* Teva eyes 25 pct of U.S. EpiPen market by year-end
* Expects device to claim 50 pct market share by end of 2020
* Says will start supplying children's version within 3-4 months (Adds CEO comments, background, share price)
By Tova Cohen
TEL AVIV, Feb 19 (Reuters) - Teva Pharmaceutical Industries expects its generic version of Mylan's EpiPen to claim about 25 percent of the U.S. market by the end of the year, CEO Kare Schultz said on Tuesday, as the company closes in on a return to growth in 2020.
Wall Street has viewed the EpiPen rival as a welcome profit-booster for Teva as it contends with declining U.S. margins for its older generic medicines, competition for multiple sclerosis treatment Copaxone and costly acquisitions.
When the device’s approval was announced last year analysts suggested it could add $250 million to Teva’s annual revenue and 4-6 cents per share in earnings, providing a welcome lift for a company that has fired thousands of employees and worked to reduce its debt load to $27 billion from $35 billion.
Mylan also produces a generic version of its life-saving EpiPen allergy treatment, which like Teva's product is priced at about $300.
The U.S. market for EpiPen is worth roughly $750 million a year.
When asked how much of that market Teva expects to hold by the end of this year, Schultz said: "It's difficult to say exactly, but the simple answer would be 25 percent roughly."
Israel-based Teva, the world's largest generic drugmaker, is already selling its product for adults and plans to start supply of a junior version for young children in 3-4 months, the Danish-born CEO told reporters.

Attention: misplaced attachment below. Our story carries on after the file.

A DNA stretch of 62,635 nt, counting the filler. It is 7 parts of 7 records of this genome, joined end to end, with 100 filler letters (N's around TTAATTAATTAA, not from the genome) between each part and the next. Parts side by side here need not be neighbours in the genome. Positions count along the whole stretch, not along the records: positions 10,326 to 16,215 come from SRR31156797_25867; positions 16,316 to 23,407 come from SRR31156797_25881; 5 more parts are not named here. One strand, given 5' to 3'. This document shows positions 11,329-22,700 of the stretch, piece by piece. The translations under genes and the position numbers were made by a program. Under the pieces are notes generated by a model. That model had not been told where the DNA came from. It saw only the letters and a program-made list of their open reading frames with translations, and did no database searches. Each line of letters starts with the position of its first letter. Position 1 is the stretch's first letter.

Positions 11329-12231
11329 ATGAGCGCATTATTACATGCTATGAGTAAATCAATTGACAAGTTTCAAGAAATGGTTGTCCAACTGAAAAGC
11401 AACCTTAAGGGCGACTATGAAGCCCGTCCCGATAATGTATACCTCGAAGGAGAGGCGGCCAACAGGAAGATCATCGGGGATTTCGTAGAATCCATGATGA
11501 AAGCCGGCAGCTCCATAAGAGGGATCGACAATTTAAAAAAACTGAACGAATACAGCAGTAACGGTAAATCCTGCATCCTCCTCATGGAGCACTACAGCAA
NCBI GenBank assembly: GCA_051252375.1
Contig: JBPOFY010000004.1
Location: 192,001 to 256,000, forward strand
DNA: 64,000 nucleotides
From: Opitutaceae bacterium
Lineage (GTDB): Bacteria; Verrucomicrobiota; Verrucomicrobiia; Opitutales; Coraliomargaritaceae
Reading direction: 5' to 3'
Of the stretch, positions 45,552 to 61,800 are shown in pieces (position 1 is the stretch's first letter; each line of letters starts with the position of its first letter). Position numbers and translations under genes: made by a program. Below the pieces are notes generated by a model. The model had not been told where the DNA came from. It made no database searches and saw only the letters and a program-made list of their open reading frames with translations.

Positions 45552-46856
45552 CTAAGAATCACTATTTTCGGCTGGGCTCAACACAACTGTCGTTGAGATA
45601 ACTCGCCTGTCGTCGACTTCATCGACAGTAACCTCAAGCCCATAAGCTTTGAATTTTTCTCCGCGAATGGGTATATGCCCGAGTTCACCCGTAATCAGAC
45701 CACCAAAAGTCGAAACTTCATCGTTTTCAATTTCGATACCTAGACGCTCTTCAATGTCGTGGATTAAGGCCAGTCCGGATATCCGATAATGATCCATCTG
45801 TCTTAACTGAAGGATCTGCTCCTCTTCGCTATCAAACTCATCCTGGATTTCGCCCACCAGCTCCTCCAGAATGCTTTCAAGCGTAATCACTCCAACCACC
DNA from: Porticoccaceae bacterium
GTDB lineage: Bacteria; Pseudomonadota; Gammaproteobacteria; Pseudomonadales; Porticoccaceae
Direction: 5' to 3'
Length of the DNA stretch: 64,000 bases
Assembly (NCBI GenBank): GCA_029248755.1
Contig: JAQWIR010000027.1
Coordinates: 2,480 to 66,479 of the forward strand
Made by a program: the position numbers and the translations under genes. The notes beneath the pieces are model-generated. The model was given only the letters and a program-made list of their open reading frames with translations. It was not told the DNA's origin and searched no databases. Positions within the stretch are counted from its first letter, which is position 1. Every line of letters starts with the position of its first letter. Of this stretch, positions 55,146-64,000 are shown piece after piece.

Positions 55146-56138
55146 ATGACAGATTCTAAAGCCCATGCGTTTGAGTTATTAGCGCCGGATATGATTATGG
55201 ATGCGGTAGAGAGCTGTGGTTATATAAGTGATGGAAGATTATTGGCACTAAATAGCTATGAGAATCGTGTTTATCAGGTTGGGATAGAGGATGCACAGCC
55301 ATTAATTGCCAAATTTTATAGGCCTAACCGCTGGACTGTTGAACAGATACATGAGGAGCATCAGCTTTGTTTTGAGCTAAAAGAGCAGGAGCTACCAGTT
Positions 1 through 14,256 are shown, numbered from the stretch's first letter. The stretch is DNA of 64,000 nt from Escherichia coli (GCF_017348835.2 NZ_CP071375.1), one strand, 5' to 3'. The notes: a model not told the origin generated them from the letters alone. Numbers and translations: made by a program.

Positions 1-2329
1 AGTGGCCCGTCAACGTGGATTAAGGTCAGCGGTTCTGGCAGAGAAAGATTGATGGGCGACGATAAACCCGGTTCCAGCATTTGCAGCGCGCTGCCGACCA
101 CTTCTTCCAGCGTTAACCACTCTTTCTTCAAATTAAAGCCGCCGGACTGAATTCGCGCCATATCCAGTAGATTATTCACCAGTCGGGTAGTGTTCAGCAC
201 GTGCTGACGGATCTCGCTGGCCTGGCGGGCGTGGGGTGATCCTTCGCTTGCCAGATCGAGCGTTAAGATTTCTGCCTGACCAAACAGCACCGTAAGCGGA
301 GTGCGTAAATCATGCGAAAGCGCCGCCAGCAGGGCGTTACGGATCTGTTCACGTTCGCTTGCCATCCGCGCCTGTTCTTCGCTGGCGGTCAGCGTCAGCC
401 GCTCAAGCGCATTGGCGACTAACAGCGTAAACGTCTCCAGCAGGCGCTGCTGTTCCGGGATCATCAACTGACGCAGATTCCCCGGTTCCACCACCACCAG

Many of the largest U.S. pharmacies and drug distributors do not yet have Teva's version of EpiPen, five months after it was approved for sale in the United States, pharmacy chains and a group that tracks drug shortages told Reuters last month.
Mylan’s EpiPen has also been in short supply because of manufacturing problems at the lone Pfizer plant that makes the auto-injectors.
Teva received U.S. approval for its copy of EpiPen in August after several years of delay, but Schultz said additional "validations" were required by the U.S. Food & Drug Administration, which it has now done.
While any pharmacy can call and buy Teva's product, the company does not have enough supply for all the wholesellers and pharmacies, he said.
"We will be filling up the supply chain more and more over the coming months," Schultz said.
Schultz estimates that Teva should approach a 50 percent market share by the end of 2020.
Last week, Teva shares dropped sharply after it published a 2019 outlook that disappointed the market..
Its shares were down 0.7 percent at midday in Tel Aviv.
"The fact is, we have a tough situation where revenues are going downhill," Schultz said on Tuesday. "People forgot that a little bit so we had to remind them." (Reporting by Tova Cohen Editing by David Goodman)